Midterm elections matter more than ever, and Wisconsin Teamsters already have their boots on the ground getting out the vote. Above, Teamsters Local 200 Secretary-Treasurer Tom Millonzi, along with business agents Mike Gurich, Tom Benvenuto and Jeff Bandur, get out the vote for Sara Geenen for Wisconsin State Assembly this morning in the Milwaukee area.
Tomorrow is Wisconsin's primary election, and Wisconsin is a case study in why the upcoming general elections are so important. Voters are angry and discouraged and inclined to stay away from the polls, but that is exactly the wrong thing to do.
Voters were angry and discouraged in 2010, when Scott Walker and a majority of Republican lawmakers won in Wisconsin. The result was devastating to working families in Wisconsin.
Walker weakened workers' rights, lowered wages for public service workers, cut education spending, canceled a high-speed rail project and privatized Wisconsin's economic development agency. The result? Wisconsin has the worst performing economy in the region and one of the worst in the country.
Talking Points Memo recently noted:
Finally, no description of the failed experiments of conservative governors is complete without noting the sad record of Wisconsin’s Scott Walker, who went to great and campaign-finance-law-stretching lengths to gain and hold his office. He promised that his agenda would deliver economic growth and bountiful new jobs; the reality has fallen far short. As Marc Levine writes, not only have Walker’s policies not delivered the 250,000 jobs he claimed they would, they may have actually held back job growth in the state, as Wisconsin’s economy falls behind those of its neighbors.The story was the same in other states where extremist, anti-worker candidates won office in 2010. Kansas, for example, is in serious trouble.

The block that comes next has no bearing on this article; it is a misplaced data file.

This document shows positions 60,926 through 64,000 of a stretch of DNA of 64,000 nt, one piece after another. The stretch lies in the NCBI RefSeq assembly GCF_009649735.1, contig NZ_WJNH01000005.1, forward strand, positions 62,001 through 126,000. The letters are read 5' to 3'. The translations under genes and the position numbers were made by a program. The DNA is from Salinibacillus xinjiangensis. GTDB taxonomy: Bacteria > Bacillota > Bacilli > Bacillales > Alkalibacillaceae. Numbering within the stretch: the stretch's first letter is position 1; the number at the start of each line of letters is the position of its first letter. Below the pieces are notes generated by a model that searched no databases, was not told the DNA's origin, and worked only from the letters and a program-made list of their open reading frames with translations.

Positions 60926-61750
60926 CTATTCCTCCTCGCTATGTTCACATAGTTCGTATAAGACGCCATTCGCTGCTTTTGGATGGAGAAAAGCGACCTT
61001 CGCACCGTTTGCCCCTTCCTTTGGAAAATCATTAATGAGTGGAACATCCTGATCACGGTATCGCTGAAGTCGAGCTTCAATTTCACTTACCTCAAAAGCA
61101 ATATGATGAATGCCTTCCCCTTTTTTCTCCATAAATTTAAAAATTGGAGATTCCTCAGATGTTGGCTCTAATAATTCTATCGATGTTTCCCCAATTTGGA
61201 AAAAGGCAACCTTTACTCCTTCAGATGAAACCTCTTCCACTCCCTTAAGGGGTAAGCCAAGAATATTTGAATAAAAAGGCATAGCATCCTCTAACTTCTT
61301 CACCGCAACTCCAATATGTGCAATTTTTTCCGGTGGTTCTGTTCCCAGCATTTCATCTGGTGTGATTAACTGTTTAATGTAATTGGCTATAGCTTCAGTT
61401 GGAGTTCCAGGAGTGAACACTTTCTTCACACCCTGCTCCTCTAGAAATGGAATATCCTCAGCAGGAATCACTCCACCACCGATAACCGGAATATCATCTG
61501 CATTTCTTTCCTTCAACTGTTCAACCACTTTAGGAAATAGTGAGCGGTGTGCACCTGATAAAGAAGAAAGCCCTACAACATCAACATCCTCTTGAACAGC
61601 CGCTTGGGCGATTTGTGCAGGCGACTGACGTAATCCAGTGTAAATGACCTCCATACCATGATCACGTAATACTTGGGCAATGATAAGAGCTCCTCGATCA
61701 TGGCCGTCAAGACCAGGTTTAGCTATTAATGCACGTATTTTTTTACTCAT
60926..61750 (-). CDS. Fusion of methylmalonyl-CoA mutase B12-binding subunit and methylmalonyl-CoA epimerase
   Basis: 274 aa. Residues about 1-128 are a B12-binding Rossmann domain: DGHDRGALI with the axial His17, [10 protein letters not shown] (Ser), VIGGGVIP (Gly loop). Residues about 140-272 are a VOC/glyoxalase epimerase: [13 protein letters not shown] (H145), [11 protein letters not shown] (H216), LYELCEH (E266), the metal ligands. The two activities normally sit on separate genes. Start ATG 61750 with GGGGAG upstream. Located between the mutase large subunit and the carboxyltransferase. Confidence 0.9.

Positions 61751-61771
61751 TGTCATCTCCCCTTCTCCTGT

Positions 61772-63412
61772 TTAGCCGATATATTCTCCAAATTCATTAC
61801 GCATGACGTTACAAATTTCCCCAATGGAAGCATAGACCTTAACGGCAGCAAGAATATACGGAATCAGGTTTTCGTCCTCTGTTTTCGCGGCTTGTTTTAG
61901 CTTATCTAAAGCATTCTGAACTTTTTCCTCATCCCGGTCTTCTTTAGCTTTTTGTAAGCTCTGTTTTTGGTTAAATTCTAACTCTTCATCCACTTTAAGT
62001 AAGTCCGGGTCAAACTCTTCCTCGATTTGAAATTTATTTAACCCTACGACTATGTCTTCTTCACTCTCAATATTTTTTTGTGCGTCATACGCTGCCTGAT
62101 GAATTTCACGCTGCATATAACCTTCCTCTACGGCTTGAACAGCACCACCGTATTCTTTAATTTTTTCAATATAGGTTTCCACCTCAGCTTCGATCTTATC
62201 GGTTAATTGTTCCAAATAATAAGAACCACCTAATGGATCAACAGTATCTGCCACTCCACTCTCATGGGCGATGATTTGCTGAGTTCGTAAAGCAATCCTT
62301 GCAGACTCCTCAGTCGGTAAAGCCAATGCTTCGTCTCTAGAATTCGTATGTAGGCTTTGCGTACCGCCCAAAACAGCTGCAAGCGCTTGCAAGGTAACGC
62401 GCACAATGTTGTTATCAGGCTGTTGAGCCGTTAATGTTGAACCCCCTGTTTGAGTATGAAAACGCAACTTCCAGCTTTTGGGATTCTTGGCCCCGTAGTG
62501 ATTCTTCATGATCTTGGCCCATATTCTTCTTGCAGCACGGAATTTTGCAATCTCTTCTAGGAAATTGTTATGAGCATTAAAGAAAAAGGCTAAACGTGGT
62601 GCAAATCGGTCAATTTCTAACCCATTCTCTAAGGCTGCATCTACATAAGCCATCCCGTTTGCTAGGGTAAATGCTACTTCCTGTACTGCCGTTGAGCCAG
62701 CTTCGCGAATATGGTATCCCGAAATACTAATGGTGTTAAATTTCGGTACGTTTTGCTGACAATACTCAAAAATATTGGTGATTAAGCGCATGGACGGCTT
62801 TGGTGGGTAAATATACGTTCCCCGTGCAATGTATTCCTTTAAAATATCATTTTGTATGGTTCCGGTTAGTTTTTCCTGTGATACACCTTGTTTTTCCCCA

Kansas is now hundreds of millions of dollars short in revenue collection, its job growth has lagged the rest of the nation, and Moody's has cut the state's bond rating. ‘Governor Brownback came in here with an agenda to reduce the size of government, reduce taxes, and create a great economic boom,’ says University of Kansas professor Burdett Loomis. ‘Now there's been a dramatic decline in revenues, no great increase in economic activity, and we've got red ink until the cows come home.’In Minnesota, Republicans trying to toss out progressive, Democratic Gov. Mark Dayton say they'll emulate Walker. Bad idea. According to The Cap Times, Minnesota's economy is leading the region and the nation:
- Minnesota leads the upper Midwest in job creation, with 8.8 percent growth since 2010. Kansas saw 6.6 percent growth during that period, while Wisconsin is tied with South Dakota at 6.3 percent.
- In 2013, Minnesotans earned about 106 percent of the national average income after taxes. Kansans earned almost the national average, at 99 percent, and Wisconsinites earned 97 percent.
- Looking at the period when the recession began, in December 2007, through June 2014, Minnesota was the only state where private-sector employment increased — albeit slightly, by 0.3 percent. It fell by 0.6 percent in Kansas and 2.2 percent in Wisconsin.